Was Sony’s PlayStation Vita Handheld Console Ahead of Its Time?

The PlayStation Vita might be Sony’s most underrated console. Despite being a technological triumph, with both software and hardware we’d never seen before, the PS Vita failed to take off, receiving little support from both gamers and Sony.

Despite its commercial failure, the PS Vita had features that were ahead of its time, and to this day, Sony’s handheld console still has offerings that even modern consoles like Nintendo’s Switch (OLED model) lack.

Let’s look at eight features that made the PS Vita ahead of its time.

1. The Original PS Vita Had an OLED Screen

A PlayStation Vita 1000 Series

When Nintendo unveiled the Nintendo Switch (OLED Model), its key selling point was—you guessed it—its brand new OLED screen.

Which would be impressive… if the PlayStation Vita didn’t launch with an OLED screen. Nearly a decade ago.

The fact that Nintendo thought that an OLED screen was so essential to this new Switch that it’s literally named after this feature is a testament to how forward-thinking Sony was when it launched the Vita with one—and that wasn’t even its star attraction.

Related: LCD vs. OLED: What Are the Differences?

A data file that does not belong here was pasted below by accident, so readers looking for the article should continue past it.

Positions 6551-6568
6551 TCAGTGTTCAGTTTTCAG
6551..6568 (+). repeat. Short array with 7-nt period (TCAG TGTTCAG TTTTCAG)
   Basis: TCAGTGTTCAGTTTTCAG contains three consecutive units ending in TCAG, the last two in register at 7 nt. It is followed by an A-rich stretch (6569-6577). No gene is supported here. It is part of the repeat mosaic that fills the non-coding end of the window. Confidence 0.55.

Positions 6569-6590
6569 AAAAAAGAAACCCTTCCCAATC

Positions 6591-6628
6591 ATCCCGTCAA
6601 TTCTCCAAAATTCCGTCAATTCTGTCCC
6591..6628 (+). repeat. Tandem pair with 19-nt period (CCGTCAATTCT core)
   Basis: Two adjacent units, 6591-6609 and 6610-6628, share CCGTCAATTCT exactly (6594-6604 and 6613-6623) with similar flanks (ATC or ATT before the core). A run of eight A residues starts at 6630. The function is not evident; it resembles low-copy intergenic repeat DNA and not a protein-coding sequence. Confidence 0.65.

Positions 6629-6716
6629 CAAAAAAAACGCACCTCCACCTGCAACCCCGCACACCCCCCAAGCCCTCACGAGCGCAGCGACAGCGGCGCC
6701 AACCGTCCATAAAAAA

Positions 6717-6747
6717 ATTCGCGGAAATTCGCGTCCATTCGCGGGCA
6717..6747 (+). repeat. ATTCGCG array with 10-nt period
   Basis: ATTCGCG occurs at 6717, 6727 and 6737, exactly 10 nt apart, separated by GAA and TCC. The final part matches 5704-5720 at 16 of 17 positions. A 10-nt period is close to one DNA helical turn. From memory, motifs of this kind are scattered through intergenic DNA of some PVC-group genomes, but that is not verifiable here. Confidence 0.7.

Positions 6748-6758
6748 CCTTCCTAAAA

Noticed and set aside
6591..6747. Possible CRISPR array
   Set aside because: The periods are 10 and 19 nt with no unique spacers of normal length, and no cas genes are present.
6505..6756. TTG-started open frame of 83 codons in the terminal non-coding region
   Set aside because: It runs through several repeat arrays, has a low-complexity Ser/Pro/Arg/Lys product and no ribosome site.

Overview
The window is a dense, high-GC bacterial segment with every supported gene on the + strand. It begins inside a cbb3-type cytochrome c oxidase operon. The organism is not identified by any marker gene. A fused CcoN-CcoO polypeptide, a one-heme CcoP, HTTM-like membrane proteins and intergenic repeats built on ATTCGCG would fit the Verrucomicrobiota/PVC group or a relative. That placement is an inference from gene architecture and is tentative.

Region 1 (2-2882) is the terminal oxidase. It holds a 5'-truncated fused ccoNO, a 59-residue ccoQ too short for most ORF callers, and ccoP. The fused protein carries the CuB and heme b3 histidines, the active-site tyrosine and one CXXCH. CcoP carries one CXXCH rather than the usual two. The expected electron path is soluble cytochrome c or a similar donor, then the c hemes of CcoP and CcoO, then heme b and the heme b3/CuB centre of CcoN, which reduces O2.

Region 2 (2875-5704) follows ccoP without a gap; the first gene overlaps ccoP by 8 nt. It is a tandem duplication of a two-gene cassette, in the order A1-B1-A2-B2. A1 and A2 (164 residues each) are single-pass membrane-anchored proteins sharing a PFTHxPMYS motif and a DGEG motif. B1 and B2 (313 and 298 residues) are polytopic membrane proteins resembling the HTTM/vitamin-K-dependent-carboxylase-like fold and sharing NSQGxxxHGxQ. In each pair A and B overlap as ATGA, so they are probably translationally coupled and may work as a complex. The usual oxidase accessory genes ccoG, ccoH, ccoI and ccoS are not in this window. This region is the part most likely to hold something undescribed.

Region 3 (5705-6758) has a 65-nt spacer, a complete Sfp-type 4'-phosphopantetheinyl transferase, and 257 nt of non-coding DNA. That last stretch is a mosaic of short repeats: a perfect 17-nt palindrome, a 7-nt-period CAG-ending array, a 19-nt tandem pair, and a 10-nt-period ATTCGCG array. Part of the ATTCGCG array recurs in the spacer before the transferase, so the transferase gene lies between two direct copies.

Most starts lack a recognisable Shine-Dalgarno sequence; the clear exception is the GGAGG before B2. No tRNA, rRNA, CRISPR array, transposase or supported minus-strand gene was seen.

2. You Could Connect to More Than Just Wi-Fi With the PS Vita

The PS Vita came with an optional 3G model, which was a lot more impressive back in 2012. 3G support meant that you could play online in more places than ever before—a feature even the latest Switch still lacks.

This is another nod to how the Vita was ahead of its time, with Sony taking into account that if you’re playing your handheld device in a number of locations, there’s a good chance not all of them will have Wi-Fi.

3. The PS Vita Had Fantastic Backward Compatibility

Though its exclusive game library wasn’t anything to write home about (anyone for a game of Touch My Katamari?), the Vita’s backward compatibility was excellent.

You could play most PS1 classics, PSP games, and PlayStation Minis all by digitally downloading them via the PS Store straight on to your Vita.

Backward compatibility on the Vita made up for its lacking game library, and hey—playing retro games anywhere you like is a wonderful thing.

4. Remote Play on the PS Vita Was a Game Changer

Another feature that made the PS Vita’s game library explode was Remote Play. Here, you could stream any PS3 or PS4 game directly onto your Vita.

Ever wanted to play God of War, or Uncharted 4 on your Vita? You can with Remote Play. And, with adding external triggers on your Vita, you won’t have to sacrifice too much by playing on your handheld.

It’s a shame, then, that Sony didn’t keep up Remote Play support on the Vita, meaning that you couldn’t progress past some parts of games without playing them on your PS4 first.

Remote Play expanded the Vita’s gaming library into something formidable, allowing Sony to make its games portable without creating a brand-new handheld port.

Related: Play PS4 Games On Your Mac or Windows PC With Remote Play

5. The PS Vita Let You Organize Your Games Into Folders

A common complaint amongst Switch users is the lack of organization on the console, with no way of sorting your games. Even with the Switch (OLED model), this is still the case.